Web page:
The chorus of voices at the international level is alarming for politicians to act now and decisively. In late 2021, UNICEF President Henriette Faure and World Bank Group President David Malpas delivered a strong message to end education losses from the pandemic, and stressed that By investing in the resumption of learning and wise use of technology, we can turn the problems and lessons of the pandemic into a catalyst to achieve the goal of the SDGs – quality education for all children .

We are entering the third year of the pandemic, armed with new data and lessons on how countries ensure continuity of learning and recovery in the midst of the spread of highly contagious Omicron, as well as updated guidelines and tools for: safely opening and maintaining open schools, making distance learning more Effectively, measures learning losses and evaluates distance learning, supports teachers, and develops and implements robust evidence-based and inclusive learning recovery plans. Our educational team in collaboration with several partners is actively contributing to the global knowledge base in this field. Below is a very selected selection of links to these resources.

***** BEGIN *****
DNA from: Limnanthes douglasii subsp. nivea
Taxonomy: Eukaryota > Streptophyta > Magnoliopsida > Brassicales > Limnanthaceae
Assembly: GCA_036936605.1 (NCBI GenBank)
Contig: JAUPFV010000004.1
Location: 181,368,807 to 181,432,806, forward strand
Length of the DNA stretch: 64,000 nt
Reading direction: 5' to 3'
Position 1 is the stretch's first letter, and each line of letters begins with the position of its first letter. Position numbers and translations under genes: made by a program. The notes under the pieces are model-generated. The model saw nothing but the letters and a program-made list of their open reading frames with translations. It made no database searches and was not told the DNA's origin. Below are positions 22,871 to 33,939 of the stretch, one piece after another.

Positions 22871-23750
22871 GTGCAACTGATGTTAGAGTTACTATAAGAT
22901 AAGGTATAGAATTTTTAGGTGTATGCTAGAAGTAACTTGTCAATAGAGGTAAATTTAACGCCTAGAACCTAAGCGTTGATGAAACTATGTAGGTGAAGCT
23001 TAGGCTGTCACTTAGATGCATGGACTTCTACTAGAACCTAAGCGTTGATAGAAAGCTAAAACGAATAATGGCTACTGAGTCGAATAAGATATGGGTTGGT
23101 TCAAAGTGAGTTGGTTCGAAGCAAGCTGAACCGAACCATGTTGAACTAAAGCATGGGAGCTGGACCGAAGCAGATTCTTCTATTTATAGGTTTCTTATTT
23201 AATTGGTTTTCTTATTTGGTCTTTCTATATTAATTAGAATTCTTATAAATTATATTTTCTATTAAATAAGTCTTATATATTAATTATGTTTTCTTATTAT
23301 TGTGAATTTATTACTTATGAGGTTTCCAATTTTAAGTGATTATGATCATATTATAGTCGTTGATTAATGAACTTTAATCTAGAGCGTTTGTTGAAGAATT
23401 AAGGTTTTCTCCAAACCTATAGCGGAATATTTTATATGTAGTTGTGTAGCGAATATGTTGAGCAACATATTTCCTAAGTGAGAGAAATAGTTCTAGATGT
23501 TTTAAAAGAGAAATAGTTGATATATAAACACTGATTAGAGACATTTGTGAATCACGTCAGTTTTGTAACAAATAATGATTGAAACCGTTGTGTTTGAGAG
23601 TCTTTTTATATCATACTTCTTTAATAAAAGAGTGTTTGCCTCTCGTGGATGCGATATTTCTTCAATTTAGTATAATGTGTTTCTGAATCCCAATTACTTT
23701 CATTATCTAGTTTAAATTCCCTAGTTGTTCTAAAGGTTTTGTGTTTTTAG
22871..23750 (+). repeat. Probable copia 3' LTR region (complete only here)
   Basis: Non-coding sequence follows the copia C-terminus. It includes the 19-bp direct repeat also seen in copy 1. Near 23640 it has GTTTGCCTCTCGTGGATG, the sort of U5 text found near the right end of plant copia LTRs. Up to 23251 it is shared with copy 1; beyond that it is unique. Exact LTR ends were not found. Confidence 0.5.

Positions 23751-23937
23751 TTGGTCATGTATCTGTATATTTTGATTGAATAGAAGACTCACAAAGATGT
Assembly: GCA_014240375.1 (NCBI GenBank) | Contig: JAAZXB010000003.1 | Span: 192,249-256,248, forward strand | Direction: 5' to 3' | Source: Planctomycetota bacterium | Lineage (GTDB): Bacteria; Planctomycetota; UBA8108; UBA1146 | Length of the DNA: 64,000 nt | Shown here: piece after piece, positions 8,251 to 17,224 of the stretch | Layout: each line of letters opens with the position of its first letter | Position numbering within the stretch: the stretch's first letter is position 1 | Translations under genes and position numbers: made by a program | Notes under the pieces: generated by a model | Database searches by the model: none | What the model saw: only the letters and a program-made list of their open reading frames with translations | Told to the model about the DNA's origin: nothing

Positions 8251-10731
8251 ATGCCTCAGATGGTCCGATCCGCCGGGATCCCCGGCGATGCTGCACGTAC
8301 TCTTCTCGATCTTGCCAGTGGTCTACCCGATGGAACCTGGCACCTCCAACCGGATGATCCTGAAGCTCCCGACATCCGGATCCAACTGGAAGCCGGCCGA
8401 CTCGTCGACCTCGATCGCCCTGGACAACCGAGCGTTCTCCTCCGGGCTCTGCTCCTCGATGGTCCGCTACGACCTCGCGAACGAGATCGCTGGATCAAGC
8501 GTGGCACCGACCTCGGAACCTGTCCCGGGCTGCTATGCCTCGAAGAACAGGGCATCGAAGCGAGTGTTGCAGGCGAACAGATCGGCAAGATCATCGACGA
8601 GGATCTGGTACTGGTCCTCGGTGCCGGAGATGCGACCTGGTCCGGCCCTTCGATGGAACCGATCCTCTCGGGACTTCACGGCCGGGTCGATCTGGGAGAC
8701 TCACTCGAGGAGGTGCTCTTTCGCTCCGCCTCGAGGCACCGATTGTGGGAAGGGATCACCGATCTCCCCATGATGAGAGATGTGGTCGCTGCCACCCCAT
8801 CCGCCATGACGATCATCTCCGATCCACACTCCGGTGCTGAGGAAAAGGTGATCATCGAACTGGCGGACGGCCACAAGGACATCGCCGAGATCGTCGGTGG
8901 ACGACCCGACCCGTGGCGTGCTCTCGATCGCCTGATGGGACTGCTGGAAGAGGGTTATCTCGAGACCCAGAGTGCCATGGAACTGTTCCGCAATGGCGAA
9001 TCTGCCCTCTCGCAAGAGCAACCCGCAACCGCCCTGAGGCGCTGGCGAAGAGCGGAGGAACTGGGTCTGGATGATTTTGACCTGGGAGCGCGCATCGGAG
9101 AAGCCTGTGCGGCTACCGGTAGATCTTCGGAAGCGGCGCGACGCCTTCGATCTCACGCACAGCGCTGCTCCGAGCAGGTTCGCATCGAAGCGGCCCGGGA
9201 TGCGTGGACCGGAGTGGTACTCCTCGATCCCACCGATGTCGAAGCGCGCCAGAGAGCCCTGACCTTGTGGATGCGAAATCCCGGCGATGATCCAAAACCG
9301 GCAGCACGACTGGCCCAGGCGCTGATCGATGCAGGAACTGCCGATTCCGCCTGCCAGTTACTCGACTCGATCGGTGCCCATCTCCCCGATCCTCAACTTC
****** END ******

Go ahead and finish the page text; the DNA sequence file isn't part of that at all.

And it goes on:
As our teams and policymakers use this knowledge to take aggressive action to bring all students back to school and deploy ambitious resumption programs, we cannot forget to listen to the advice and lessons shared by the students themselves. Last year, more than 400 high school students from 62 countries on all continents, with different social, cultural and economic backgrounds, told us about their learning experiences during COVID-19 and shared their ideas on how to improve the learning experience. Once again, we want to hear from you.

At the same time, allow me to share my own views on what it takes to get out of this crisis and rebuild better, more efficient, fairer and more sustainable education systems:

  1. To realize the future of learning, where learning does not stop at the walls of the school, we must be guided by the fact that children learn better when they feel joy, rigor and purpose in the learning process. Sustainability and equity in education are two sides of the same coin. Distance education should harness the power of communication and meaningful two-way interactions between teachers and students, and engage and support parents as partners to ensure both continuity of learning and the socio-emotional well-being of children, especially in the early years.